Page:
And, rare for community-access television, the series also gets reviewed on the Web, on a prominent Industry eZine. Ben Ohmart, Assistant Editor of MusicDish, wrote, "Mlely ... has that annoying ability, like Chico Marx, to make playing seem so insanely easy. No open mouth, no breathing hard or Bernstein-like tirades: G just seems to stare at his fingers, and his crawling, spirited fingers rush around the keys, finding the blacks and whites with hardly a worry. A delight to watch."
The activity of producing the series also brings about a greater focus that helps Mlely not only to conquer the physical challenge of his injured wrist, but to complete tracks for his first CD in 20 years, on the JazCraft label. It is also the first of several CDs on JazCraft to come and to be released that combine for an audio CD series entitled "The Fine Art Of Jazz Piano."
Given limited physical distribution, "Re-Entry" is released, but sales are mainly by way of a web site on the Internet (http://home1.gte.net/jazcraft). Without significant airplay on certain urban stations, there is little chance commercially for any recording. Media have a short memory. But, reviewers who take the time to hear it are mightily impressed.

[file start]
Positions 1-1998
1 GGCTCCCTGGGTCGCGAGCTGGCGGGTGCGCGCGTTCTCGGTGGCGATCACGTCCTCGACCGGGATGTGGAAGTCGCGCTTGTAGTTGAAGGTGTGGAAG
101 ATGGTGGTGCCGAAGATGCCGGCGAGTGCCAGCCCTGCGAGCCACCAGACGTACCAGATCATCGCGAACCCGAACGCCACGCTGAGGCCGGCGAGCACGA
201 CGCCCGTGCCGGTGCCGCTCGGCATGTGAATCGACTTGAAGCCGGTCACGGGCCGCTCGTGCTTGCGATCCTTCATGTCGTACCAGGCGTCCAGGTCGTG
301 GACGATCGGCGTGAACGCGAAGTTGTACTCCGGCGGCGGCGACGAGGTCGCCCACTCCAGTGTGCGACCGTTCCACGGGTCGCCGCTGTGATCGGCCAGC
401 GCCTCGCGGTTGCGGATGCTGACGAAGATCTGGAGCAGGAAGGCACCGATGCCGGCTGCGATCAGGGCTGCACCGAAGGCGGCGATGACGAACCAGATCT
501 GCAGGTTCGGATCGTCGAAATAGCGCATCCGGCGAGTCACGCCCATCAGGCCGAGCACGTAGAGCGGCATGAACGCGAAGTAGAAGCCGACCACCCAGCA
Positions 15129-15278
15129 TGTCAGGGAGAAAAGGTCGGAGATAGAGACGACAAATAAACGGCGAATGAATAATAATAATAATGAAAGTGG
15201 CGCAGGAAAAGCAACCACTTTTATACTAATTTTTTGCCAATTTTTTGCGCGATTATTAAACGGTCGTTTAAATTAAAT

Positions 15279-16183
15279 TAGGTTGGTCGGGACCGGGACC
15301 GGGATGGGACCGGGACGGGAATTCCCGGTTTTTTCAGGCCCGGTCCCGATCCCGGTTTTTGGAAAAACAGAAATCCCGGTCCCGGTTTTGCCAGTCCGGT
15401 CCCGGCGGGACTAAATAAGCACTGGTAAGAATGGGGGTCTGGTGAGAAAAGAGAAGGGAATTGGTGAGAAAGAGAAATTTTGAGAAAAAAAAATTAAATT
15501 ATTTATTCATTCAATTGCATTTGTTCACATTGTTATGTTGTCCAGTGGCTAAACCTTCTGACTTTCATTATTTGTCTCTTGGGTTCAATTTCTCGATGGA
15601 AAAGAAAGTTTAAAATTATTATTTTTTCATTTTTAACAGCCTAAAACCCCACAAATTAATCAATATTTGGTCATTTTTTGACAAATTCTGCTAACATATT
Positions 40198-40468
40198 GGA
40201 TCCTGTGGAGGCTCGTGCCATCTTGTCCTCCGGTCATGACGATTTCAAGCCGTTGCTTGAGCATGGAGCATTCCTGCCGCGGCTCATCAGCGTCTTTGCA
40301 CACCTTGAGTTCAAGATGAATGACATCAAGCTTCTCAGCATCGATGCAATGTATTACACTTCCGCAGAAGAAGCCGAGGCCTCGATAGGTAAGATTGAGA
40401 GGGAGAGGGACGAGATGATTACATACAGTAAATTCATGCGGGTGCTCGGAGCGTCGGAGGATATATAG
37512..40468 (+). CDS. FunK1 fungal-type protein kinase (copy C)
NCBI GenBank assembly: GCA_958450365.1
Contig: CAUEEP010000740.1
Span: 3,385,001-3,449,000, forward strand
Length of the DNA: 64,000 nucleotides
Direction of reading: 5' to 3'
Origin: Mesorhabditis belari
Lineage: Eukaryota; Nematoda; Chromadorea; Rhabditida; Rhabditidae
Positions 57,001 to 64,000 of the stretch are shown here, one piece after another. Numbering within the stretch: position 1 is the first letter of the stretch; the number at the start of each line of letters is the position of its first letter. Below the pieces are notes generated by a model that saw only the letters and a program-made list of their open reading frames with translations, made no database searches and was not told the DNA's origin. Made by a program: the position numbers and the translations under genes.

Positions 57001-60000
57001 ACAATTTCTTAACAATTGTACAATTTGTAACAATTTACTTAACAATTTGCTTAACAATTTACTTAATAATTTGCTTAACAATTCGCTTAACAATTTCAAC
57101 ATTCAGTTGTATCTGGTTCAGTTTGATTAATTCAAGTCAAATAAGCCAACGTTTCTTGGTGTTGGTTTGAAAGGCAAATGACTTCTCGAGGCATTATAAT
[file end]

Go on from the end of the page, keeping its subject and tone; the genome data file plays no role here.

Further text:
If only one thing were to be pointed out about Mlely's music, it would be its originality. In "Form, Freedom, and Originality," a segment of the video series, Mlely observes that originality "must do two things; first, it must satisfy the tradition and, second, it must make a difference that contributes to that tradition." He applies this not just to original material but equally to the performance of standards. A reviewer in Chicago noted how hearing Mlely perform a familiar standard is like hearing it for the first time.
His solo piano style, though occasionally referencing others', is unlike any. It is solo jazz piano without resort to continuous walking basslines, stride, steady chordal comping, or to any of the usual devices. Yet, he utilizes those devices in parts.
Additional to standards, are his own originals, many of them compositions which widen the musical landscape for Jazz harmonically; comprised of a complexity "that involves rather than puts off the listener. He is as clear as a bell." So writes Phyllis A. Lodge, co-author with McCoy Tyner of Tyner's upcoming autobiography.